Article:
Where will the "new district" be fitted in? Most opinionators tended to focus on the southern Sound area, somewhre around Pierce and Thurston counties. But that's not a given; some of the largest numerical growth was in northern King. A number of possibilities exist.

But then, the commission has yet to weigh in.

Upcoming: 12 stories, 5 trends of 2010

In this low-news week - the stretch between Christmas and New Year's almost always is - we'll take a look back at 2010 in the Northwest through two lenses.

First, a dozen "indicative" stories - high-profile news of the time that has significance beyond the daily news cycles. Then on Friday a rundown of five larger trends that seemed to shape events in the Northwest (and sometimes far beyond).

The upcoming dozens stories aren't intended to match up to the regular news media lists of top stoties of the year. The standards are different; ours are measured less by the blaring size of headlines than by their larger significance.

For example. The Oregonian and the state's news organizations would be remiss if, by their usual standards, the story of the disappearance of Kyron Horman didn't rank high, or even at the top. It generated endless huge headlines (which far outran actual news), and local TV spent a whole lot of time on it. It was high-interest, without a doubt. But as to its larger significance? Not so much, unless you include addition of yet another round of security at some area schools. So Kyron won't show up here.

The stories related to relatively specific events or chains of events. The trends are bigger picture; if something major doesn't show up among the initial dozen, it may be swept up within the five trends.

The stories and trends are numbered, but don't take from that a serious rank order of significance: It's mainly a way of keeping track (for reading and writing) of where we are. But for various reasons, they all do merit a little head-scratching.

On air

If you're around Twin Falls, or available to a radio stream: I'm on the morning news program at KLIX-AM, out of Twin Falls, right about now - just past 9 a.m. Mountain Time.

Topic du jour can be reasonably resumed.

Back on KLIX

On Monday mornings last year, I talked with the news staff at KLIX-AM in Twin Falls during the legislative session, about what was coming up at the Statehouse - or, then, the Statehouse annex.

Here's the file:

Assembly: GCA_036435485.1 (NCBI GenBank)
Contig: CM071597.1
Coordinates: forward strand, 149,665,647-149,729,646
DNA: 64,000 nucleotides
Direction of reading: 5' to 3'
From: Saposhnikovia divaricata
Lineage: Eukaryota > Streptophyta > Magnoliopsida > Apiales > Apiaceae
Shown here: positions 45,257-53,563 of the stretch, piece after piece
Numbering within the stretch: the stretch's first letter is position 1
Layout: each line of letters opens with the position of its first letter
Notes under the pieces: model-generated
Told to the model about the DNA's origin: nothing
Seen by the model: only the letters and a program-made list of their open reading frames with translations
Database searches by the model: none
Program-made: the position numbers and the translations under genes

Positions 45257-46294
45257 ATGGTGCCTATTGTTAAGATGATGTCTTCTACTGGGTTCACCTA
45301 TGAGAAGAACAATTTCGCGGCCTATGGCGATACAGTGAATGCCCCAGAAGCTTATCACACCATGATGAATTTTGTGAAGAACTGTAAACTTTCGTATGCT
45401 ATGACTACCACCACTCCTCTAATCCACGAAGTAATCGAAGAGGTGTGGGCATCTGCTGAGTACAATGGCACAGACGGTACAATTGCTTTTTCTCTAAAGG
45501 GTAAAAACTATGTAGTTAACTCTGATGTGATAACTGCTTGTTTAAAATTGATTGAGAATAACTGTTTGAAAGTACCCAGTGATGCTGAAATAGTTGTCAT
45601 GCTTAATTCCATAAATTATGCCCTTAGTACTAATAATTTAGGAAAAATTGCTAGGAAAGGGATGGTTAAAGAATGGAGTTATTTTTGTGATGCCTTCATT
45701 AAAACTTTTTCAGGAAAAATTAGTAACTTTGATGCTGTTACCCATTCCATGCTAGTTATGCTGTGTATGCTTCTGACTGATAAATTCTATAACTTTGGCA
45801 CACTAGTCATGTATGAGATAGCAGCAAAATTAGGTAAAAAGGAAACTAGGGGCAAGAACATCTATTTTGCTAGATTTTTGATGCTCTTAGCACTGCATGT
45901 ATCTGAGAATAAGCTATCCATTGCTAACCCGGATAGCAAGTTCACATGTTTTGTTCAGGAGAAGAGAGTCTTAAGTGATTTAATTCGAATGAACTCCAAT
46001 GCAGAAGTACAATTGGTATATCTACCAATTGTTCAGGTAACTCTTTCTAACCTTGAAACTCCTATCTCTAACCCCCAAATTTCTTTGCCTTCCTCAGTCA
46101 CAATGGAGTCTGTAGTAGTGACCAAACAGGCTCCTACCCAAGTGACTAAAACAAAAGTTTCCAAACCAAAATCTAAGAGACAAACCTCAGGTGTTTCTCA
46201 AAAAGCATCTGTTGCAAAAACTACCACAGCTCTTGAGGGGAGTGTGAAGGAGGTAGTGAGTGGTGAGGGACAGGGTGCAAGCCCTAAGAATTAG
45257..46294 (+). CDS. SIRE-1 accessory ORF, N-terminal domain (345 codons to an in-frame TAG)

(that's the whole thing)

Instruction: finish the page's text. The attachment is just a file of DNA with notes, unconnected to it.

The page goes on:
This year we're doing it again, starting this morning. You can reach KLIX online via the image at the top of the right column. And there's one difference between this year and last: This year's radiocasts will be podcast, and available via streaming. This morning's, for example - it of course had to do with the arrival of the legislators and Governor C.L. "Butch" Otter's state of the state speech, upcoming shortly - is available for listening. Check it out.

The high cost of stayin’ alive

Couldn't resist a link to this post from an old colleague, Mark Shenefelt, with whom I covered news in Boise years ago. Shenefelt now is an editor at the Ogden (Utah) Standard-Examiner, and he writes here about the cost of health care, some of his experiences, and some of its implications.

Posted here not solely because of his kind words toward the end . . .

Facing Facebook

Got an inquiry from a friend (in the conventional sense) about becoming a friend (in the specialized sense) with someone on Facebook. He and the other person have had political differences, but he got the invitation to be "friended." What to do?

Each to their own tastes. But - and yes, we here are on Facebook, and Twitter too among other things - the basic take here is that being someone's "friend" on Facebook is a little different than the traditional type. A friend on Facebook is someone you choose to keep in touch with, and may or may not be more than that. The question: But would I throttle back on my opinions if I know that so-and-so might see them? Response: If they're on line anywhere, they may be seen. A whole generation of politicians, among others, is about to learn that the hard way. (The rule here: Write nothing, post nothing, anywhere, that isn't essentially open to the world at large. You'll find your desire to keep it private is in inverse proportion to the likelihood of its emergence into unwanted hands.)

Facebook and Twitter do raise a variety of questions for certain categories of people. A question for bloggers and other writers (journalists included): To what extent is a Facebook post or a Twitter tweet "on the record" - quotable elsewhere? A point not yet really resolved.

The next blog post here will make use of Tweets someone else has posted. Probably, those tweets were intended to shared with the world at large. If not, we'll probably find out soon enough.

Via a Facebook post, a link to a pair of essays by two Idaho journalists, Kevin Richert and Marcia Franklin, on the ethical and journalistic issues of social communications. The main takeaway: There's a lot yet to be worked out.